using the arrow buttons.
by clicking on the page.
the page around when zoomed in by dragging it.
the zoom using the slider when zoomed-in.
by clicking on the zoomed-in page.
by entering text in the search field, and select "This Issue" or "All Issues"
by clicking on thumbnails to select pages, and then press the print button.
displays sections with thumbnails and descriptions.
displays a slider of thumbnails. Click on a page to jump.
allows you to browse the full archive.
about your subscription?
Lions Roar : Nov 2007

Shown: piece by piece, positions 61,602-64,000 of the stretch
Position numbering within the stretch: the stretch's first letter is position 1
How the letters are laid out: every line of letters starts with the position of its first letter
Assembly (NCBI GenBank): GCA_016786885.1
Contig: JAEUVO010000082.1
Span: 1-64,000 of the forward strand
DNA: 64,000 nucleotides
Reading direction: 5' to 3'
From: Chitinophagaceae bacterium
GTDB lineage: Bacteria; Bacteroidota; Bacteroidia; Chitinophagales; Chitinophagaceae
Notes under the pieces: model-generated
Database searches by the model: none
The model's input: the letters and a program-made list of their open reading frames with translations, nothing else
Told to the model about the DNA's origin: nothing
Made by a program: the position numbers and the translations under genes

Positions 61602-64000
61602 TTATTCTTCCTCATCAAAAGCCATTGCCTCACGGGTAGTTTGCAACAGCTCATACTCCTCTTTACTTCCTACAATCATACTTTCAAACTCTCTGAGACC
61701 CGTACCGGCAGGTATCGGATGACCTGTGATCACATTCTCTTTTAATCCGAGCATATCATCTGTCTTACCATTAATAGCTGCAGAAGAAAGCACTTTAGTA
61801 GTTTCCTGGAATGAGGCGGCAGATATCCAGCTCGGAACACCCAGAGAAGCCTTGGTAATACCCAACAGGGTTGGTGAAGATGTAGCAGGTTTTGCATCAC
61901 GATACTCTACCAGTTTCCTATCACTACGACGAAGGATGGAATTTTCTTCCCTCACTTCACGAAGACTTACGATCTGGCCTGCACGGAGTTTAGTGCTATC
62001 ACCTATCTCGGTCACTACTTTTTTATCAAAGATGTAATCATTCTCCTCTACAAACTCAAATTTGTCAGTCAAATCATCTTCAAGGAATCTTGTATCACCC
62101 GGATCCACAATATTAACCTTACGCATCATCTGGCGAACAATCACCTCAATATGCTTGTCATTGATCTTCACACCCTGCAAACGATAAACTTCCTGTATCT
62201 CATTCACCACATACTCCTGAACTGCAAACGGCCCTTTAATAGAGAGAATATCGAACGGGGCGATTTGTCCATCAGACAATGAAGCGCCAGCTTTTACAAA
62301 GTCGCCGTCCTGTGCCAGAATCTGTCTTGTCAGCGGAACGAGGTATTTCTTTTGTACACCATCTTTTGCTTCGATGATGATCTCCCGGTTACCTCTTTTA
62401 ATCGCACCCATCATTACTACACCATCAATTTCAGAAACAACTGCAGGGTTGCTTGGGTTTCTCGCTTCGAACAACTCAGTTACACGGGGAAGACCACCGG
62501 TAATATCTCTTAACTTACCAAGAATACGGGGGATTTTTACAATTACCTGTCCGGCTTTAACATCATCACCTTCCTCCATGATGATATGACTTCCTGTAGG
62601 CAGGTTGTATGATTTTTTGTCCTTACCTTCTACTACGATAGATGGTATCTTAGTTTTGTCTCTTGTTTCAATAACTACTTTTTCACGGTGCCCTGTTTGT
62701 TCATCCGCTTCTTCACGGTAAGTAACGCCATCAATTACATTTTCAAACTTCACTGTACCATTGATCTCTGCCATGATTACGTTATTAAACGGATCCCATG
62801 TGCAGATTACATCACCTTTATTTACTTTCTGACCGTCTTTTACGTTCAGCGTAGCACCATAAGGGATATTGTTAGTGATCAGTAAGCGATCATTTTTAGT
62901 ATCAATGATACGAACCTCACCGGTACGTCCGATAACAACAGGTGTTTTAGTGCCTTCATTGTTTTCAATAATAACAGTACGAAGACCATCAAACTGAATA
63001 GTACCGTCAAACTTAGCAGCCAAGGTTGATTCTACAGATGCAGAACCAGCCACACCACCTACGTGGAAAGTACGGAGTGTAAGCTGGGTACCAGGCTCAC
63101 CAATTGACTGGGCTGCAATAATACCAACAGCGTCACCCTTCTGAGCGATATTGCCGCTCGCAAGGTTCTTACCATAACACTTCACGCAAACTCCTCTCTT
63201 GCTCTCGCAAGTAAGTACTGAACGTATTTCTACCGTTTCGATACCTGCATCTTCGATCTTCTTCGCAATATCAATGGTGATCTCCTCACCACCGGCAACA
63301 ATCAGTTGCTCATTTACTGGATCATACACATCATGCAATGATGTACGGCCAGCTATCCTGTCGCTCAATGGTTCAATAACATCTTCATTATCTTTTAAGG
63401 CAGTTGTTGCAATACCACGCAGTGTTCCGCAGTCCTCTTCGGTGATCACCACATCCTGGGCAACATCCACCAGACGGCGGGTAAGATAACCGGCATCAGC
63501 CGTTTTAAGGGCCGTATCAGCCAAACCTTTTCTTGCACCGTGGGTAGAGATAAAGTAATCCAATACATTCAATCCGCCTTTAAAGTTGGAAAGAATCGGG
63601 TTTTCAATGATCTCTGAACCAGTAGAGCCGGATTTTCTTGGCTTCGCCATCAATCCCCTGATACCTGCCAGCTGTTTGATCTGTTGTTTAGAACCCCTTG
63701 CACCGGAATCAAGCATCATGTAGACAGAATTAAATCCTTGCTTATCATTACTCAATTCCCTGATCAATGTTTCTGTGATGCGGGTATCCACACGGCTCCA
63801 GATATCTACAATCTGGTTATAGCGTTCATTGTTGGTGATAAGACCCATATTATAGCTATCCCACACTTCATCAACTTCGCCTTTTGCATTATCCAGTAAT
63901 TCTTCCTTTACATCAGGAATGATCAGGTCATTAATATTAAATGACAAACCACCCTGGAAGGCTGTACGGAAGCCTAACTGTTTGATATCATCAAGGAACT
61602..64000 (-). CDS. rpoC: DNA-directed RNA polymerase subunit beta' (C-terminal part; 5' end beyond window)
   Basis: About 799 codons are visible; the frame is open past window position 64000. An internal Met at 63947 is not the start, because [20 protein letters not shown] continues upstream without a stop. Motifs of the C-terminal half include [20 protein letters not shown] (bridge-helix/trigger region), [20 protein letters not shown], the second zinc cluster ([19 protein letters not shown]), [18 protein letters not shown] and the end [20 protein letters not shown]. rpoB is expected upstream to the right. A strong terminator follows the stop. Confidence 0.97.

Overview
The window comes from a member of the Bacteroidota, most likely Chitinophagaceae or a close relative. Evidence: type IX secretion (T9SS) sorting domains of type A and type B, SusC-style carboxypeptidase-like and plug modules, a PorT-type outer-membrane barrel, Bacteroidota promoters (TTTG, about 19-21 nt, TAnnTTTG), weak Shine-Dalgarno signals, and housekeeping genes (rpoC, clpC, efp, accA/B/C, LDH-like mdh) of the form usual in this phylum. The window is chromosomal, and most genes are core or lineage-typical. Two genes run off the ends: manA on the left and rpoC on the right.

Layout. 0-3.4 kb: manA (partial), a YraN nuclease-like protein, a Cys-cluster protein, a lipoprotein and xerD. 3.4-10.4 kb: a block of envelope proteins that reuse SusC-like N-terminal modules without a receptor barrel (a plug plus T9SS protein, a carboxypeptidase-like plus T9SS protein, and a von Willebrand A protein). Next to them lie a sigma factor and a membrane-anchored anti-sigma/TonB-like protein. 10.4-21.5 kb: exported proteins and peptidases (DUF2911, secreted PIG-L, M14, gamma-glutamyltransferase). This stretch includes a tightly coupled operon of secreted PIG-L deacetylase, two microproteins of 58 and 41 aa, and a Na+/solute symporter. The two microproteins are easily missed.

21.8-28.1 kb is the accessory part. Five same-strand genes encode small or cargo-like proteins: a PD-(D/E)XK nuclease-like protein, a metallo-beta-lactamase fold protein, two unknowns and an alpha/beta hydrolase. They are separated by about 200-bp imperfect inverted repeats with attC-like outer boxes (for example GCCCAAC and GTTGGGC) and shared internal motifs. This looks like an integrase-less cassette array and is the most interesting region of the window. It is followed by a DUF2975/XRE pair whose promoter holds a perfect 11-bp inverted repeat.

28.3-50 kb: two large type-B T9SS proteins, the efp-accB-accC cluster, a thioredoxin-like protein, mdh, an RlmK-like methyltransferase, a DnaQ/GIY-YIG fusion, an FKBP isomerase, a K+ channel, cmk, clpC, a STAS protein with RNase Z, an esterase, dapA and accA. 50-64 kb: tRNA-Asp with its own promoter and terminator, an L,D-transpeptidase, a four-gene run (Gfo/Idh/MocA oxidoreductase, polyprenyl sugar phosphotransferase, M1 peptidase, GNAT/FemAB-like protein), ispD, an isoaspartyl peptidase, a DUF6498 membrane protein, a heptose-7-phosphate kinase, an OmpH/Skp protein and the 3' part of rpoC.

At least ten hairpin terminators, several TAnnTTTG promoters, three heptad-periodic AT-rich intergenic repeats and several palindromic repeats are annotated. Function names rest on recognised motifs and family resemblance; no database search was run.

SHAMBHALA SUN NOVEMBER 2007 91 causes that Hawken describes interlock— their efforts work together unintentionally. Organic farmers and people concerned about pesticides in their bodies were one of the sparks behind the farmers’ market movement, now the fastest-growing part of America’s food economy. And that new emphasis on local food also helps with cli- mate change, since it takes far less energy to raise your vegetables near to home. And since, as sociologists havwe found, shoppers at farmers’ markets have ten times as many conversations as shoppers at supermarkets, those farmers’ markets have turned into (to extend the medical analogies) a kind of petri dish for the next rounds of activism. There are many reasons this movement is coming to the fore right now. One, to make use of Hawken’s metaphor, is be- cause it’s so badly needed—we’re desper- ately sick. But the need coincided with the means. The rise of the Internet as a tool for political and social organizing is only beginning to be understood, but it has definitely rewritten some of the power balances. (Some presidential candidates, for instance, are now raising more money online, in $40 chunks, than they used to raise from big corporate contributors.) And there’s one other condition too: the fall of the Soviet Union and the rest of the Communist bloc removed one option from the table. Almost no one in the mar- velous and endless taxonomy of groups that Hawken provides at the end of the book, and through his WiserEarth web- site, is interested in a centrally planned to- talitarian state. Instead, just the opposite. This is a movement imbued with the twin insights of ecological science: everything to its niche, and everything connected. Hawken contends this is a moment as grand as what some have called the Axial Age that saw the rise of everyone from Socrates and Buddha to Jeremiah and Jesus, an age “in which much of the world turned away from violence, cruelty, and barbarity.” It does feel as if we live at the dawn of such a moment, but also that we live in the dark twilight of the industrial era. Let’s work on the assumption—and Hawken gives us ample ground to do so— that day will break before night can fall. ♦ His Holiness Menri Trizin 33rd, Lungtok Tenpai Nyima, “throne-holder” and spiritual leader of the Bon religion, will return to the USA to transmit the last of a three-part teaching on the uniquely Bon A-Tri Dzogchen meditation system. This teaching will include the practice of phowa (rainbow transformation) and A-Tri Dzogchen initiation. Students wishing to receive these teachings need not have attended any of the previous retreats. H. H. Menri Trizin 33rd WORLD LEADER OF BON TO GIVE THIRD A-TRI DZOGCHEN TEACHING IN USA October 30 – November 4, 2007 Garrison Institute, Garrison, New York For further information, visit www.bonfoundation.org Also available in quality paperback, hardcover, and audio editions. www.yogananda-srf.org Tel. 818.549 .5151 Paperback $7.00 “A life-changing book... Start reading (or rereading) it today!” — Yoga + Joyful Living “This book is a must-read for the budding yogi, the spiritual veteran looking for deeper understanding, and everyone in between.” — Yogi Times “I keep stacks of Autobiography of a Yogi around the house, and I give it out constantly... When people need ‘regrooving,’ I say read this, because it cuts to the heart of every religion.” — George Harrison P ARAMAHANSA Y OGANANDA NOV 78-103.indd 91 NOV 78-103.indd 91 8/31/07 10:45:29 AM 8/31/07 10:45:29 AM